Terengganu: Beachland paradise

Peninsular Malaysia is a place of contrasts. On the west coast lies metropolises that attract those who are drawn to the bright lights and glitz of cities such as Kuala Lumpur and Penang.

Meanwhile, the east coast is dotted with rustic townships where the pace is slower than the former. If anything, visiting the east coast is a revelation, one that enables you to experience the Malaysian heartlands.

Located by the South China Sea, Terengganu was on a trade route in ancient times. Like other Malay states, Terengganu practiced a Hindu-Buddhist culture combined with animist traditional beliefs for hundreds of years before the arrival of Islam.

In the 19th century, Terengganu became a vassal state of Siam. The terms of the Anglo-Siamese Treaty of 1909 saw power over Terengganu transferred from Siam to Great Britain. During WWII, Japan occupied Terengganu and transferred sovereignty over the state back to Siam. After the defeat of Japan, British control over these Malay states was reestablished. Terengganu became a member of the Federation of Malaya in 1948, and a state of independent Malaya in 1957.

Local bites

The most famous local food is keropok lekor (from 80 sen), which is made from a combination of dough (sago flour) and pounded fish, fried and served with hot chili sauce. Another popular snack, keropok keping (fish crackers; from RM1) is made from sun-dried slices of keropok lekor. Many keropok stalls can be found on the side of the highway that passes through coastal communities. Laksam (or laksang in the local Malay dialect; from RM2.50), a modified version of the ubiquitous local laksa dish, is made from rice flour. Laksam’s thick and soft noodles are served in a bowl of light fresh coconut milk mixed with boiled fish flesh (mainly mackerel), finely chopped cucumbers, chili, onion and long beans. The dish is best savored cold at breakfast.

Another Terengganu specialty is sata (from RM1.20), which is fish cake wrapped in banana leaves and cooked over a grill. Nasi dagang, which is served with side condiments such as spiced chicken (from RM3), is also a local favorite.

What to see

When in Terengganu, visit Tengku Tengah Zaharah Mosque. Located in Teluk Ibai, which is four kilometers from Kuala Terengganu, the mosque’s white structure occupies five acres. Built in 1991, the mosque boasts an arresting architecture and serenity of its surrounding landscape. The mosque’s design combines Islamic influences and local features. Built with a lake surrounding it, the mosque is set against the backdrop of the South China Sea.

Another attraction is Tasik Kenyir, the largest manmade lake in Southeast Asia. Built between 1978 and 1985, the lake occupies 38,000 hectares. Tasik Kenyir is a showcase of 340 islands, located at the tips of highlands and hilltops that surround Tasik Kenyir, which is located within a national park. There are 30 rivers feeding the lake, 25 waterfalls and 25 species of fish in its waters.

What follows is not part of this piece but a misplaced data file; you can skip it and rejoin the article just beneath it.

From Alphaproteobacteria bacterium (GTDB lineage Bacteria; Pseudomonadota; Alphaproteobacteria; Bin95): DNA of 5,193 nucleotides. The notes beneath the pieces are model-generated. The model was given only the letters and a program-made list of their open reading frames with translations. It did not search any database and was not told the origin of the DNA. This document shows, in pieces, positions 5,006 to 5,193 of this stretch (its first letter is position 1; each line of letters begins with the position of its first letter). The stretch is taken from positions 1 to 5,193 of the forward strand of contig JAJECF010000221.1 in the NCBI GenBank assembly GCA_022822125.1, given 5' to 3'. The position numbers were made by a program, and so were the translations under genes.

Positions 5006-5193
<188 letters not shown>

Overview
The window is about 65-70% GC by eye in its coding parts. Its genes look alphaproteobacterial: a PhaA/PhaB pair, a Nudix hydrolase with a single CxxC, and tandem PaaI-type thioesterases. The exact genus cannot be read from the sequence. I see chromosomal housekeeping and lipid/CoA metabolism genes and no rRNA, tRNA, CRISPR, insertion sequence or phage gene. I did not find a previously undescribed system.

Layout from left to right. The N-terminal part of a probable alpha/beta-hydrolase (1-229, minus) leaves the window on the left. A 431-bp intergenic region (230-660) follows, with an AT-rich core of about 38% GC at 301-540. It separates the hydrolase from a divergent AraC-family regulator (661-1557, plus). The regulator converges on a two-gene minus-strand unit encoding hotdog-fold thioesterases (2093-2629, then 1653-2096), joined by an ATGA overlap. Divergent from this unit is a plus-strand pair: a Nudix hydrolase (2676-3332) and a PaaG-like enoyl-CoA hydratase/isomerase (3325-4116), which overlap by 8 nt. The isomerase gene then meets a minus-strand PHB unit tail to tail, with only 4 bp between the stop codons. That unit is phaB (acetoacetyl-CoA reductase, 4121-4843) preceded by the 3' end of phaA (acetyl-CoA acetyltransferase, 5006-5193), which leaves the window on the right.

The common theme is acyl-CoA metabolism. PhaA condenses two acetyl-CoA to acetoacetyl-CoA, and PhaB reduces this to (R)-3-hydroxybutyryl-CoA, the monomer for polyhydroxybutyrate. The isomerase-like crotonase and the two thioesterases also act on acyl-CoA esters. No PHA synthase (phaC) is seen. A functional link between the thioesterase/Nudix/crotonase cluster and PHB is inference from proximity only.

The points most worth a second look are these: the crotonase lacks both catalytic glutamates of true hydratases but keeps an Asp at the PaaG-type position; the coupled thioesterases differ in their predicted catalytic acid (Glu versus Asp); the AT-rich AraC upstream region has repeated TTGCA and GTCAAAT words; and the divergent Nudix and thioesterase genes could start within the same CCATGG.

The national park is a lush tropical forest, home to more than 8,000 species of flowers, 2,500 species of plants and trees and 300 species of fungus, as well as 800 types of butterflies, 370 species of orchids, 1,000 species of birds and 200 species of other animals.

There are also limestone caves situated within the park. Pengkalan Gawi is the most bustling gateway located near Tasik Kenyir. Located at the former are a tourist information center and jetty; and it’s where various water sports facilities are available for rent.

For an island getaway, Pulau Redang, situated 45 km off the coast of Kuala Terengganu, is renowned for its incredible azure waters fringed by white sand, against the backdrop of verdant jungle-clad hills. The island boasts two beautiful beaches, Pasir Panjang situated on the east coast, and Teluk Dalam Kecil, a sheltered cove tucked away on the northeast of the island.

Teluk Dalam Kecil is the location of the five-star Berjaya Redang Beach Resort (package deal RM688 nett for three days). The resort’s activities include sea sports, jungle trekking and island tours. For more info, visit www. berjayahotel.com.

Perhentian, another picturesque island, is located 21 km off Terengganu’s coastline. Consisting of two islands, Perhentian Besar and Perhentian Kecil, the waters around Perhentian offer some of the best diving sites in the world.

Lang Tengah, which is a 30-minute boat ride from Redang, is one of Terengganu’s best kept secrets. Located midway between Redang and Perhentian, its sparkling white sand and aquamarine waters are a sight to behold. Lang Tengah also offers spectacular diving experiences, where you’ll come across hard and soft corals and attractive marine life.

Travel Tips

- The primary attractions of Terengganu are the beautiful tropical Perhentian and Redang Islands, where you can engage in water sports. Terengganu has a variety of water sports, such as swimming, snorkeling and diving. So be sure to take along a swimsuit.

- Snorkeling and diving equipment is available for rent. If you cannot dive but are eager to view the marine species under water, you can rent snorkeling equipment.

- Being underwater can be a fun and enjoyable experience. So that you can share the experience of the underwater delights with relatives and friends, be sure to take a waterproof camera with you.